• Much of this work is highly political without making direct political statement. Discuss the politics of form (collage, discontinuity, performance, manifesto) in these works.
• Discuss the performances of Hugo Ball. In a more general way, discuss the performative nature of many of these works (at the most basic level — how does that differ from lyric poetry that one reads privately to oneself?)
• It is sometimes said that the Dadaists tried to break down the distinction between art and everyday life. How so?
•Steve McCaffery writes, "the condition described accurately corresponds with Ball’s general theories of primordial memory and the complex imbrications of the child and the irrational. Renouncing one type of institutional codification, Ball returns involuntarily to another: the Catholic Church. Ball predicts that in the conditions experienced in the world around him, art 'will be irrational, primitive, and complex; it will speak a secret language and leave behind documents not of edification but of paradox.' " Discuss.
•Compose one question for the seminar, based on the reading.
Wreading: Tzara's hat: Cut up the poem into individual words (alternative: phrase, line) and put them in a hat. Reassemble

1937: Adolf Hitler and Adolf Ziegler in front of Dada Wall at "Entartete Kunst" ("Degenerate Art"): paintings by Kandinsky, Klee and Schwitters, deliberately hung askew & below Entartete-frie art, Adolf Ziegler's painting, "The Four Elementsm" hung in a Hitler residence:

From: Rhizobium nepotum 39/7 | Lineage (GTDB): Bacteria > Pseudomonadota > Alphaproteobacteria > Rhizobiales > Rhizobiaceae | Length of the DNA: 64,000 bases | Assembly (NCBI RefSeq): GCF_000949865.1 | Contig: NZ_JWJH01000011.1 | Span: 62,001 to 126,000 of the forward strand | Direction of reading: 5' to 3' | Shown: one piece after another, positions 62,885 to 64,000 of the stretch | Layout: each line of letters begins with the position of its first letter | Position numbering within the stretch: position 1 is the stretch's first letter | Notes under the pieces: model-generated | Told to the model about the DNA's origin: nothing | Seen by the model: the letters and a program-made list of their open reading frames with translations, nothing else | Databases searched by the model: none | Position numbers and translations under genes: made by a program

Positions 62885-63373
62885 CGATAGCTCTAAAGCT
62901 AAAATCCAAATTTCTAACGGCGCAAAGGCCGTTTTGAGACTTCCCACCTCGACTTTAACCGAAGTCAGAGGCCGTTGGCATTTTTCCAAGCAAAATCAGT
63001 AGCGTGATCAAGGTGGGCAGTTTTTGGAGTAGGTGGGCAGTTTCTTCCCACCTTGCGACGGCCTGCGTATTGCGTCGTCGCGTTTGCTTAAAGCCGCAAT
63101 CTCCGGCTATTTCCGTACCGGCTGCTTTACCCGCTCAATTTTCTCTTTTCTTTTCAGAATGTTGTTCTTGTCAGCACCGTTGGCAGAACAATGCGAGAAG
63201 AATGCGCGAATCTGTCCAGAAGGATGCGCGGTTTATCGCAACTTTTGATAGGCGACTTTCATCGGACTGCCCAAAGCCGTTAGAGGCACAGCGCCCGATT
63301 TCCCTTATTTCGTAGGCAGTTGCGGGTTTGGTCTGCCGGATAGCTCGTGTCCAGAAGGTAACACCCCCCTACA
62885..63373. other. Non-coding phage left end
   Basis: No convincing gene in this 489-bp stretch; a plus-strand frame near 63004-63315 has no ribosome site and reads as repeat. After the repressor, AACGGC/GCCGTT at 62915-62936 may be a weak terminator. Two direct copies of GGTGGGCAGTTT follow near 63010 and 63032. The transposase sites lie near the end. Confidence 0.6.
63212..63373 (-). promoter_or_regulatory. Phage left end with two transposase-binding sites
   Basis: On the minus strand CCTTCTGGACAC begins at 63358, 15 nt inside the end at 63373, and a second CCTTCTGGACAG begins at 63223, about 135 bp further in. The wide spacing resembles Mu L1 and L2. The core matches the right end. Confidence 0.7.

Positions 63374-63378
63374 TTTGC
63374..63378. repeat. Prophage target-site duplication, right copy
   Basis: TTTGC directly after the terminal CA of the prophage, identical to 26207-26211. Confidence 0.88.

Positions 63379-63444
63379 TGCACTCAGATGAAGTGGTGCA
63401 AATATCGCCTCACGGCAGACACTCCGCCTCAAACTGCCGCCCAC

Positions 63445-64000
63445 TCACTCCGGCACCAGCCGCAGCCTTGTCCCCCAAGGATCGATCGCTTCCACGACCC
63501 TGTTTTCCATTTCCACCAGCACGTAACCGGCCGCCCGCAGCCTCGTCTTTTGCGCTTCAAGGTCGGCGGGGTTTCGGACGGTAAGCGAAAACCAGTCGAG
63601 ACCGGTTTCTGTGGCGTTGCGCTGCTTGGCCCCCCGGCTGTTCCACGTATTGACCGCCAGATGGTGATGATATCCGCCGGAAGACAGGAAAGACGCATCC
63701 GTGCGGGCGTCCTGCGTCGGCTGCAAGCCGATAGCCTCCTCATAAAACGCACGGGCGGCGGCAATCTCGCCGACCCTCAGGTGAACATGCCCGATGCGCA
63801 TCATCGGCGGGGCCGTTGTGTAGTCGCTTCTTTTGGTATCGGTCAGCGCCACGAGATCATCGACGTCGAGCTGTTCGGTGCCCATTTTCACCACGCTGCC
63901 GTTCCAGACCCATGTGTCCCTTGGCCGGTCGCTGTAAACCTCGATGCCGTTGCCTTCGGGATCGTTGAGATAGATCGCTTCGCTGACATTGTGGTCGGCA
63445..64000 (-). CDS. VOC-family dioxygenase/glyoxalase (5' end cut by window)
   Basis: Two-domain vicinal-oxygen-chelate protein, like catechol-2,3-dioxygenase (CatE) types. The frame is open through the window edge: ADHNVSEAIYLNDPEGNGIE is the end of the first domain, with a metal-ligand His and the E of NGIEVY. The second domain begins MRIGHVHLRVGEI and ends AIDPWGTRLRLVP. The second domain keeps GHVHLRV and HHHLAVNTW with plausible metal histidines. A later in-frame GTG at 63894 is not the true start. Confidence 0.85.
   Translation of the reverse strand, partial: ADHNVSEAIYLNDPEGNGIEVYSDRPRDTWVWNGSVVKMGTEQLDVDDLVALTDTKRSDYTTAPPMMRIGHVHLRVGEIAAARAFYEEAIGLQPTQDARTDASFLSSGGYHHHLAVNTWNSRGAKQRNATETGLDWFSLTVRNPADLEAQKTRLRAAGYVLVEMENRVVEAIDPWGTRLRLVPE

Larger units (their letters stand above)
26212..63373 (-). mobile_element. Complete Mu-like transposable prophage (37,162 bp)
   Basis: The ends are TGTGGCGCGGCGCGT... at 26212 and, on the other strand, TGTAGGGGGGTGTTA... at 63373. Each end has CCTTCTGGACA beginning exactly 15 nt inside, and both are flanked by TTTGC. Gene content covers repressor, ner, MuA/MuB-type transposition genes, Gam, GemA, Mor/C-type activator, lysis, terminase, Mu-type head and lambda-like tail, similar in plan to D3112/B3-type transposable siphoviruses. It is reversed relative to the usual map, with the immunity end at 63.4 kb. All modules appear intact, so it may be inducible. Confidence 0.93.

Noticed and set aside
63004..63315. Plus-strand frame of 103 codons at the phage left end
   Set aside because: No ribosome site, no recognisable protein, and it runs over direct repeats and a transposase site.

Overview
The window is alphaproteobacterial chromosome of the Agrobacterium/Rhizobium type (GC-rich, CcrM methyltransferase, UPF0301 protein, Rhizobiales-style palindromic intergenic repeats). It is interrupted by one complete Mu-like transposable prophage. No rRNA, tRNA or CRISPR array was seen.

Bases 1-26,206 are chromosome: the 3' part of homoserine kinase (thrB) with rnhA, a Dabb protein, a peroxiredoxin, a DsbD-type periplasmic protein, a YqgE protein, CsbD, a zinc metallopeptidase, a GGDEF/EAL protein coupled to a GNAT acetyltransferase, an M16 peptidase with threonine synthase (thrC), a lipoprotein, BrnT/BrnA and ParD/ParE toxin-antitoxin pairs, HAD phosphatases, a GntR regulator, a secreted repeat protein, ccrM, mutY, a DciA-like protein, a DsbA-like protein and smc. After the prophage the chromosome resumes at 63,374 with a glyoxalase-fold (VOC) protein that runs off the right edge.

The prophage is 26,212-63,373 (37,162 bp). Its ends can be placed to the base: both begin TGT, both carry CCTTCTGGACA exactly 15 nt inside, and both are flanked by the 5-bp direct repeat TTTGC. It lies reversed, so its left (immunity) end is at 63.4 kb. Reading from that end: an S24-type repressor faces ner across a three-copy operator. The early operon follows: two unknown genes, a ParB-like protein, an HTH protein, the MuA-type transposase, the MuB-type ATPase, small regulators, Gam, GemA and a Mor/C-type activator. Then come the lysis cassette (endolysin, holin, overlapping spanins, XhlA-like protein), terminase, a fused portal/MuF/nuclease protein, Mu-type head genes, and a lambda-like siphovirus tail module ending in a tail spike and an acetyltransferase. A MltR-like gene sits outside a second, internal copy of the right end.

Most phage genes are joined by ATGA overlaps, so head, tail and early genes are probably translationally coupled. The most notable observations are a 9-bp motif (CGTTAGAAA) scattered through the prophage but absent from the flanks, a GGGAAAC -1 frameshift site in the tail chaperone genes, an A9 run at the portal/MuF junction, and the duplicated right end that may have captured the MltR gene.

6B — Kurt Schwitters

Kurt Schwitters (1887-1948) in PM1, & audio of star"Ur Sonata"
Session led by Chris Mustazza

respondent: Amey and George

Digital images: "Blue Birds", Type Reklame, page of book collaboration,
"Merzbau" (Hanover, 1924), "Siebildt," "Mertzbild" "Green over Yellow" (1947), "Construction for Nobel Ladies," "Forms in Space"
See also: Schwitters's Anna Blume(reprodiuction of German book); German text of Anna Blume; Gernam recitation of the poem
See also digital version of Schwitter's magzaine Merz

Extensions (optional) on Sound Poetry:

Steve McCaffery's brief history of Sound Poetry at Ubu and McCaffery in PM2, p. 427
McCaffery, Carnival: sight and sound (see IV. items 4 & 5, text and sound)
Henri Chopin, Fresque de l'Impalapable voix (1990)
François Dufréne, "Batteries vocales, Crirythme" (1958)
Christian Prigent, "Orgasm" (1998)
Christian Bok -- Studio 111 performance, esp. 1, 4, 6, 7 (including another Hugo Ball)
Caroline Bergvall's "About Face"
Tomomi Adachi
EPC Sound Poetry Index

• Compare Schwitter's, Hugo Ball, and Khlebnikov in terms of poetics and the use of neologisms (made-up words).
• Try to do a close listening of one movement of the "Ur Sonata," mapping out its changes and what it might suggest to you.
• It is reported that when Schwitters first performed this, some in the audience wept? How is this possible? Is this work conceptual, intellectual, or visceral? Run the poetry profiler on the work.
• Do you see this as a work attacking "sense" (in a Dadaist way? otherwise?) or making a new kind of sound-sense?
• Has poetry gone too far with this? Is this even poetry? If this is poetry, how would you define a poem? If not, what is this? Why isn't it music? (or is is music?)
• Compare the versions of the "Ur Sonata."
• Discuss some of Schwitters other works. Compare his poetry to his visual art.
Wreading: Create a sound poem. If you have a sound editor: remix the Schwitters files. Record or rehearse your own version of the "Ur Sonata."



March 6 No Class (Spring Break)


7. (March 13) Duchamp and Surrealism